There is only one Andrew Miller. In the 20 years since his debut novel Ingenious Pain won both the James…
Good historical fiction takes more than research. Henry James once said that writers needed to shed everything that made them…
Stuart MacBride’s new novel, A Song for the Dying (HarperCollins, £16.99, Spectator Bookshop, £14.99), is markedly darker in tone than…
Edwardian Park Lane was lined with grand houses. The occupants, conspicuous consumers and domestic servants, acted out layers of deception.…
An Oxford don and poet, Patrick McGuinness lived in Bucharest in 1989, and in this fictionalised account of the regime’s death throes he puts his first-hand experience to compelling use.
In this long and fascinating novel, Ora, an early- middle-aged Israeli woman, walks for days through Galilee to escape the ‘Notifiers’, the officers she fears will come to her door to inform her of the death of Ofer, her soldier son, at the hands of Palestinians.
If you have not yet gone on holiday, do pack The Anatomy of Ghosts. It is excellent airport reading; and this is no trivial recommendation.
‘C’ is for Caul, Chute, Crash and Call, the titles of the four sections of Tom McCarthy’s new novel; for Serge Carrefax, its protagonist; and for, among other things, coordinates, communication technology, crypts, cryptography, Ceres, carbon, cocaine and Cartesian space, motifs that trellis this book.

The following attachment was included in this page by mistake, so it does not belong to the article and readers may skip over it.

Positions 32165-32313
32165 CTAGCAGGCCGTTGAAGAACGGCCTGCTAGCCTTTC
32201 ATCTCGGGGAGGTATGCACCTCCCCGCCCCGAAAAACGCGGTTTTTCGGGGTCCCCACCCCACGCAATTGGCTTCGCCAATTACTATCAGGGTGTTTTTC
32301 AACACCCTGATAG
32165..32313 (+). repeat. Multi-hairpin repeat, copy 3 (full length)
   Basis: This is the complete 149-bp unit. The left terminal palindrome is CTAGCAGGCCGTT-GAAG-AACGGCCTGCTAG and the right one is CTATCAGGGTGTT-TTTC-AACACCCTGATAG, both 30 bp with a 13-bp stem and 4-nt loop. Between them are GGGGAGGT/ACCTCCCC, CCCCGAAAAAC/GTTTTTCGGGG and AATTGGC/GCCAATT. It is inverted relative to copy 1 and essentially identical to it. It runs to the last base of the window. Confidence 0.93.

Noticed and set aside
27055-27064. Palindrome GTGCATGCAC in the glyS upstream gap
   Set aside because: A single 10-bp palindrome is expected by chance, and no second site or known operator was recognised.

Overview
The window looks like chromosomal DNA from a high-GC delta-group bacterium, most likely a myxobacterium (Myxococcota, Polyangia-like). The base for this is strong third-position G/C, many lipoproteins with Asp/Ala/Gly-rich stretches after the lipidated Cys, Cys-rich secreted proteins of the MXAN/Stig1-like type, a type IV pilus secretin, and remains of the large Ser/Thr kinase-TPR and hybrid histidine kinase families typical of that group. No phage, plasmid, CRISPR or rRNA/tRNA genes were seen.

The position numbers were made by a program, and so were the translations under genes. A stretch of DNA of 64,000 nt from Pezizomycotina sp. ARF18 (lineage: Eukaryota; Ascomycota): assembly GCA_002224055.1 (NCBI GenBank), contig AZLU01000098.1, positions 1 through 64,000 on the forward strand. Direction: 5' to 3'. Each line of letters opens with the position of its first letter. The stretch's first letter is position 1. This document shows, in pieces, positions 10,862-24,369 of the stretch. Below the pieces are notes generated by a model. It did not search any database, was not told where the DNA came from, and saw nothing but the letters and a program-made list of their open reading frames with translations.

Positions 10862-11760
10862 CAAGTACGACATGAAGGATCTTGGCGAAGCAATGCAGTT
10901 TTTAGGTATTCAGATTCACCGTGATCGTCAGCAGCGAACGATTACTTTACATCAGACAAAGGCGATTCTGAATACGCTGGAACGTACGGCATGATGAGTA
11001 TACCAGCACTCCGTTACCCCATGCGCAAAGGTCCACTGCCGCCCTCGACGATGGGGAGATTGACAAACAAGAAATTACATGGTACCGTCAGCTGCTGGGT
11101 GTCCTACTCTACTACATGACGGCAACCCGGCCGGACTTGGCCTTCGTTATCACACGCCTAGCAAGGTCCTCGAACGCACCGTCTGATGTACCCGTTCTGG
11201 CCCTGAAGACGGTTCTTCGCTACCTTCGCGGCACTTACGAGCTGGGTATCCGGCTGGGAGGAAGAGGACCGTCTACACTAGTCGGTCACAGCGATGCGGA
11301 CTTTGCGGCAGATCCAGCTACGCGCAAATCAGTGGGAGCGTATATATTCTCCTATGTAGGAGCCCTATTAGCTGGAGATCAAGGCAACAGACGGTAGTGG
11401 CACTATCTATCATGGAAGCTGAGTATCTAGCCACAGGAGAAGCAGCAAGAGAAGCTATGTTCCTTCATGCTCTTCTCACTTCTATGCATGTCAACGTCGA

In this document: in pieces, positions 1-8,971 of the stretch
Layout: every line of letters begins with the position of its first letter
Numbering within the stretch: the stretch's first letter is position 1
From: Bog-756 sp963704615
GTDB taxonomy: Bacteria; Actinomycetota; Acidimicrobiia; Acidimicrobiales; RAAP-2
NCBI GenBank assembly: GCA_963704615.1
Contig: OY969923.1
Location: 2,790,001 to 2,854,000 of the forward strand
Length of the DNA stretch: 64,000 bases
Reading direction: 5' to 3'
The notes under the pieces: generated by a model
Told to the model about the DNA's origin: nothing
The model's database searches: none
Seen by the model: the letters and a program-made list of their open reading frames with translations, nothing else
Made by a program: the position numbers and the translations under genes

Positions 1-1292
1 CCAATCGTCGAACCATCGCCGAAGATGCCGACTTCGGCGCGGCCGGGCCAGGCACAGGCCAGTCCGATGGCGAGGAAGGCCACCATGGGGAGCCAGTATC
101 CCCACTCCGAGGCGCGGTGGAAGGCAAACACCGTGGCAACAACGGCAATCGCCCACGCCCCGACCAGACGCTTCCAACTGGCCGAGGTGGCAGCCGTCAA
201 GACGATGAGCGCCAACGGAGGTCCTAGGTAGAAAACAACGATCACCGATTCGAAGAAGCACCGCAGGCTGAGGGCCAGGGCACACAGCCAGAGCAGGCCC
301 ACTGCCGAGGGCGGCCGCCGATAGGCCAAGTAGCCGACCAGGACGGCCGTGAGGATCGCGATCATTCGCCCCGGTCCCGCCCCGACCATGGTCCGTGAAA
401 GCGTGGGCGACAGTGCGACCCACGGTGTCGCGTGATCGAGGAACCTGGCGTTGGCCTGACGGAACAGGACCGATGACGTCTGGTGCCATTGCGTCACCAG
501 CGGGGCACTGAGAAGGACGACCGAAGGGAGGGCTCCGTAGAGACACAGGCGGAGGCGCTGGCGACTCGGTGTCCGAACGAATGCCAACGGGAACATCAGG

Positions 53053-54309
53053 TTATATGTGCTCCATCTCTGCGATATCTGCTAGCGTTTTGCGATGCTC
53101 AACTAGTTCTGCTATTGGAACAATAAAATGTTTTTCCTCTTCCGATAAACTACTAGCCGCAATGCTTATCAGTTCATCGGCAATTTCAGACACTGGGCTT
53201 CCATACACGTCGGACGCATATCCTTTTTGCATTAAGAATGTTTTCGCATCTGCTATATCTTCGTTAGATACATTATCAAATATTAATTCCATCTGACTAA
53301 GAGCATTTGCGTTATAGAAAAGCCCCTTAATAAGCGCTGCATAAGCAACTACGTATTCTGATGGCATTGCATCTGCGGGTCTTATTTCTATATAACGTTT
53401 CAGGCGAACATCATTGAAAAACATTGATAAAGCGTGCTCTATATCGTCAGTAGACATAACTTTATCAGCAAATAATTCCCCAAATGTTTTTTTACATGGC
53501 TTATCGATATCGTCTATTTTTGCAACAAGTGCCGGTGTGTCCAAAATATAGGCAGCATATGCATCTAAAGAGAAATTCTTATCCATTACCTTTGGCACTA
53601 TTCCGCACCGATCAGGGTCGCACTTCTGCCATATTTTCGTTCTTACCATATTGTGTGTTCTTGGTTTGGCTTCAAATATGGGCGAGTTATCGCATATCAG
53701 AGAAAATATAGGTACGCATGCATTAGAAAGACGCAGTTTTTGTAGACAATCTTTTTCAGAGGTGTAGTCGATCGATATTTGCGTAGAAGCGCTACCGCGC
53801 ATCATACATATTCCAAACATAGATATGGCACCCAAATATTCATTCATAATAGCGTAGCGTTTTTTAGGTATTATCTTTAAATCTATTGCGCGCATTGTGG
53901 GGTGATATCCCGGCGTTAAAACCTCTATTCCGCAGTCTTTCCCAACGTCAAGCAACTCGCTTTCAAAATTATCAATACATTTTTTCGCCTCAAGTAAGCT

If ever there was a novel to which that old adage about not judging a book by its cover could be applied, it’s this one.
It has taken more than half a century, but at last the Anglophone world has woken up to the fact that 20th-century communist history makes a superb backdrop for fiction.
It is to Andrea Levy’s credit that for this, her eagerly-awaited fifth novel, she adopts a narrative approach strikingly different from that of the best-selling, prize-winning, televised Small Island.
The Museum of Innocence is the sixth novel by Turkey’s most garlanded novelist and his first since he became a Nobel laureate in 2006.
An Empty Death (Orion, £18.99) is the second instalment of the series Laura Wilson began with her previous book, the award-winning Stratton’s War.
Delicious is a word that keeps coming to mind as one reads Jane Gardam’s new novel.